Some critics said the protein section is unnecessary, given that protein is available from other food groups, and Americans on average already eat enough; however, meat would not fit in any of the other food groups. The dairy section was criticized by some as similarly dispensable. An additional critique was that the icon is too simple, missing opportunities for additional dietary advice, such as distinctions between healthy and unhealthy proteins or guidance on good fats and bad fats.[12][15]

The Harvard School of Public Health (HSPH) released their own adjusted and more detailed version of MyPlate, called the Harvard Healthy Eating Plate, in response. Harvard's plate features a higher ratio of vegetables to fruits, adds healthy oils to the recommendation, and balances healthy (type of) protein and whole grains as equal quarters of the plate, along with recommending water and suggesting sparing dairy consumption. HSPH Chair of the Department of Nutrition, Walter Willett, criticized MyPlate, saying: "unfortunately, like the earlier U.S. Department of Agriculture pyramids, MyPlate mixes science with the influence of powerful agricultural interests, which is not the recipe for healthy eating".[16] The Harvard plate also contains a recommendation for physical activity.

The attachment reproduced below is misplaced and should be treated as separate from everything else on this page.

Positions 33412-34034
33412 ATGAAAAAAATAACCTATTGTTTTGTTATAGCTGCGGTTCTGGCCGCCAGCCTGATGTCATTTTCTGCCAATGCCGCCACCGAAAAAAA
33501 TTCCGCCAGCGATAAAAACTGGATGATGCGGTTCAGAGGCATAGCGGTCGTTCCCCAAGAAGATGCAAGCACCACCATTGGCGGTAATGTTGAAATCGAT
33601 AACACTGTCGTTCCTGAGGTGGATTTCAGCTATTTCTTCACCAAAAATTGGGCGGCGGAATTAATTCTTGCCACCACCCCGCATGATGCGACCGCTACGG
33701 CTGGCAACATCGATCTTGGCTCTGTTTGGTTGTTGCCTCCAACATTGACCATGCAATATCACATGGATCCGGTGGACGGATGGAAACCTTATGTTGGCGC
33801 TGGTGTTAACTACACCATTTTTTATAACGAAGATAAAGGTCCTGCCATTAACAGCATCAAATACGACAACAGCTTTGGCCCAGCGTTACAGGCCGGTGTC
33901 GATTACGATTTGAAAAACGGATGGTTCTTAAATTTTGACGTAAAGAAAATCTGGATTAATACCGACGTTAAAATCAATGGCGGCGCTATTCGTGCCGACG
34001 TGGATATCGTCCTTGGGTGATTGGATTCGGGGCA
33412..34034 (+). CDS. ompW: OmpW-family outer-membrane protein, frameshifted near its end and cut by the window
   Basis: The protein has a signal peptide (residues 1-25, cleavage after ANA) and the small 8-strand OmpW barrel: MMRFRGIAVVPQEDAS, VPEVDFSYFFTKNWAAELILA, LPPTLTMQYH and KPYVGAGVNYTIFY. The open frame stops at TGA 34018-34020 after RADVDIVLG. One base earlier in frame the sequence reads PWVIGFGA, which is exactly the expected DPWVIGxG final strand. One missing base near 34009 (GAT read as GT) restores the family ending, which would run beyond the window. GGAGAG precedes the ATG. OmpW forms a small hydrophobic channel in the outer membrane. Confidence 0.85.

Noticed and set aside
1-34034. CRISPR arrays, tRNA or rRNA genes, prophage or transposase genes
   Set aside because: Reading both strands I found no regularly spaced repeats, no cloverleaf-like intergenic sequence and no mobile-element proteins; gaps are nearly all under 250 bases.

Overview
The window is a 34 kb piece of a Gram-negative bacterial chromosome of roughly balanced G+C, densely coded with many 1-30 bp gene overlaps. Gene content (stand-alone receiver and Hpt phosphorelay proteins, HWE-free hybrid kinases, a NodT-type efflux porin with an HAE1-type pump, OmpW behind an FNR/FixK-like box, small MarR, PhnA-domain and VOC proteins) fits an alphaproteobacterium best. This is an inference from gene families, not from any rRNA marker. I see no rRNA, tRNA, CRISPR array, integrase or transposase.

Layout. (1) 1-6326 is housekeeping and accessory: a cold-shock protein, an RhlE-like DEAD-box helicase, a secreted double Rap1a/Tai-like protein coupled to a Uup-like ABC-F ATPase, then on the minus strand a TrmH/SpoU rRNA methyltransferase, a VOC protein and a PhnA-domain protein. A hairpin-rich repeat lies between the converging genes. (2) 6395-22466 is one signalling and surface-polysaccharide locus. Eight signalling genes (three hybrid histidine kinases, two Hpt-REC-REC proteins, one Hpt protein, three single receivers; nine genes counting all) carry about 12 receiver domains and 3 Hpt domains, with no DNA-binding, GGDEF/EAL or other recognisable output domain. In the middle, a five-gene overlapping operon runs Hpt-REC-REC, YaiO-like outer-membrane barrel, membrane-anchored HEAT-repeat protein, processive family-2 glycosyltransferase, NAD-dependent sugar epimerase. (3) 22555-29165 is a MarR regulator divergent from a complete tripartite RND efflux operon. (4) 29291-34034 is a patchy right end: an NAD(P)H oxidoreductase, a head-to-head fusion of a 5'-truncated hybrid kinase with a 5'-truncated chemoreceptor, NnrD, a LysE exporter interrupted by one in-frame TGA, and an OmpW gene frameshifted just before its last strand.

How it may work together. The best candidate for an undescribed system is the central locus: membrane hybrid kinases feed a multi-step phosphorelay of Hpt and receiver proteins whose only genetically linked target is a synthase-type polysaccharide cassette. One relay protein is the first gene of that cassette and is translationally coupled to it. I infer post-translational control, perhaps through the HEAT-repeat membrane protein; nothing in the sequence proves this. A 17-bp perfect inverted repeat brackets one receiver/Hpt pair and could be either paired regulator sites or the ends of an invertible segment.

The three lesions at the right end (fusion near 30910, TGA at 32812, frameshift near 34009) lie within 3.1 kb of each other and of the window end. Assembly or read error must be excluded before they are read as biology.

According to Dr. Marion Nestle, former chair of the Department of Nutrition, Food Studies, and Public Health at New York University, "There’s a great deal of money at stake in what these guidelines say."[17] Talking about her work as an HHS and USDA expert, she said "I was told we could never say ‘eat less meat’ because USDA would not allow it."[17]

See also[edit]


  1. ^ a b "USDA's MyPlate". United States Department of Agriculture. Retrieved 2 June 2011.